I have been practicing saying this most of my life as I have strived to go against the “should” of being a female in American society: strive to educate yourself and get a job, but make sure that you still find Mr. Right and have kids, preferably a couple of them. This will make you happy.
Little did I know how much I continued to limit myself by the notions of being a “productive member of society,” and what is an acceptable role to be productive. I remember when I decided to go to graduate school after being a ski bum - waitressing and working at a ski resort. My dad was so happy and he helped me pay off my undergraduate student loans. It felt good…for a moment. I remember my whole family’s judgment, including my own, about my brother being a bartender professionally during his 20s and early 30s.
I was fortunate enough to allow myself to commit and follow through with going to Dryden, Ontario this past September, where my yoga teacher, Prasad Ragnekar, was holding a Yoga Teacher Training along with one of my “sisters,” Carly. It was a homecoming, to be around spiritually like-minded individuals. I felt loved and welcomed. It was inspiring to see what Carly was creating because she trusted and said, “I can.” Prasad let me know that he was going to have a 300 hour yoga teacher training course in India this coming spring and invited me to join. My first instinct was, “I would love to but there’s no way. I can’t. Too much going on, too expensive, my work would never let me and my partner would not be supportive.”
When I reached home, I thought about the course and it suddenly dawned on me…who had said no? It was me. I just assumed I couldn’t go but didn’t ask anyone who might have an opinion. Why not ask and see what happens? So I did. I started with my supervisor. “So, I have a question and I’m not even sure if I will go, but I wanted to see if it’s even a possibility for time off. My yoga teacher is doing the next level of yoga teacher training in India this spring for a month. Could I take unpaid leave if it worked out?” She immediately agreed to support me. “We’ll make it work.” I could hardly believe it.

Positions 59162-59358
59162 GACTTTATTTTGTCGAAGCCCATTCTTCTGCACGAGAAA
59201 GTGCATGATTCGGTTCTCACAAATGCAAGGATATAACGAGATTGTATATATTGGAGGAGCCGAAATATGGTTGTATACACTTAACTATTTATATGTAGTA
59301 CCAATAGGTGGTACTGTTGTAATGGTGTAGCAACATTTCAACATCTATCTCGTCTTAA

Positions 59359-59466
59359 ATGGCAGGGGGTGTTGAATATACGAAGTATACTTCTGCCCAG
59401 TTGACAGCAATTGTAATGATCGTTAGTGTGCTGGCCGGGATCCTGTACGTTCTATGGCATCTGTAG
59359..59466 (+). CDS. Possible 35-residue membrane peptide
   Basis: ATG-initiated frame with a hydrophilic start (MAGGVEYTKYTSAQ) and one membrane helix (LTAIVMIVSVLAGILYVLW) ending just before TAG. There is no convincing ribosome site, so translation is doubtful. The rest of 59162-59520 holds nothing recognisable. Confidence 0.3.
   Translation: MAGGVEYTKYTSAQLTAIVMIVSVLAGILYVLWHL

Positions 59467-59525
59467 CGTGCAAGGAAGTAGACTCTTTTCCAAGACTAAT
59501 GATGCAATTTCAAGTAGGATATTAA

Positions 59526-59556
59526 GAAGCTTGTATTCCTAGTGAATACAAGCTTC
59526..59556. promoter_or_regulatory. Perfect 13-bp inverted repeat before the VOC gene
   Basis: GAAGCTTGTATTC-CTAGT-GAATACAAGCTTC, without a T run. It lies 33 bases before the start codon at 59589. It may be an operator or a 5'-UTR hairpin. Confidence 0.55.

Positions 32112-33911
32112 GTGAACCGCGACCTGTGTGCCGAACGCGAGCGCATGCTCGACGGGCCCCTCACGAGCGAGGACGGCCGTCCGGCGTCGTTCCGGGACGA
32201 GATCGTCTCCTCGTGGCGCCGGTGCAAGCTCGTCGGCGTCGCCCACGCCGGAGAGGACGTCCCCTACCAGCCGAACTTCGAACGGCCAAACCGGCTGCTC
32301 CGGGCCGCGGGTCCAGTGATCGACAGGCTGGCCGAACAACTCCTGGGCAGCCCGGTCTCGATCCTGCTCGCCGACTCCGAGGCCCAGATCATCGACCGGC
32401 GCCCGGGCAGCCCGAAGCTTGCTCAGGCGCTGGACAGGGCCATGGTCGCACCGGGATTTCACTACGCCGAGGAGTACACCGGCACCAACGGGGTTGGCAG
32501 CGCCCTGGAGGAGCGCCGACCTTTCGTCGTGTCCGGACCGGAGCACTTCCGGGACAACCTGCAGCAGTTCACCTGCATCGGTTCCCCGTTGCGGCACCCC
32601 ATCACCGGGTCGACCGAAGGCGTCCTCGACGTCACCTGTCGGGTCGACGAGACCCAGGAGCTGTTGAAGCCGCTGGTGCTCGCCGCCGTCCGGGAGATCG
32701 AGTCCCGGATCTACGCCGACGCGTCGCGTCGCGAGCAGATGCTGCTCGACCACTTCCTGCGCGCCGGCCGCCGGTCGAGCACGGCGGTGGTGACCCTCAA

I had been thinking about the financial part, which I knew I’d need help with. I hadn’t asked my father for any financial assistance since graduate school on a basis of principle…which involved my hurt ego. He and my step-mother were visiting in October, so I asked them. They both agreed to support me and it opened up a whole other dialogue about my fears of talking with my partner. I’d never received such emotional support from my father. I guess I had never asked for it before. Again, my own assumptions.
Then it was time to ask my partner. It was not easy and his reaction was as I expected. Since it was on the table, we continued to have dialogue about it and he surprised me. He owned some of his expectations of our relationship, his need to change and to see what happens in our relationship. He shared he fears of my dedication to yoga and myself, wondering where he fit in. This is a conversation that will continue and we will see where things lead. The interesting thing is he also seemed to become more comfortable talking about the future together, where, in the past, he was non-committal…fascinating what facing fears can unfold.
As for me, I am headed to India on March 7th to continue my personal spiritual growth on the yogic path. What I’ve noticed since opening up to this possibility is more awareness of the guilt and of the fear that underlie my limiting beliefs. I’ve been able to talk with my supervisor about it and some of my close friends. I watch it and feel it and talk to it, reassuring it that we’ll go through it and just see what happens. Even now as I type this, I can feel the tension in my stomach and throat…so I breathe deep and smile. Thank you for allowing me to experience this with consciousness. Thank you Prasadji…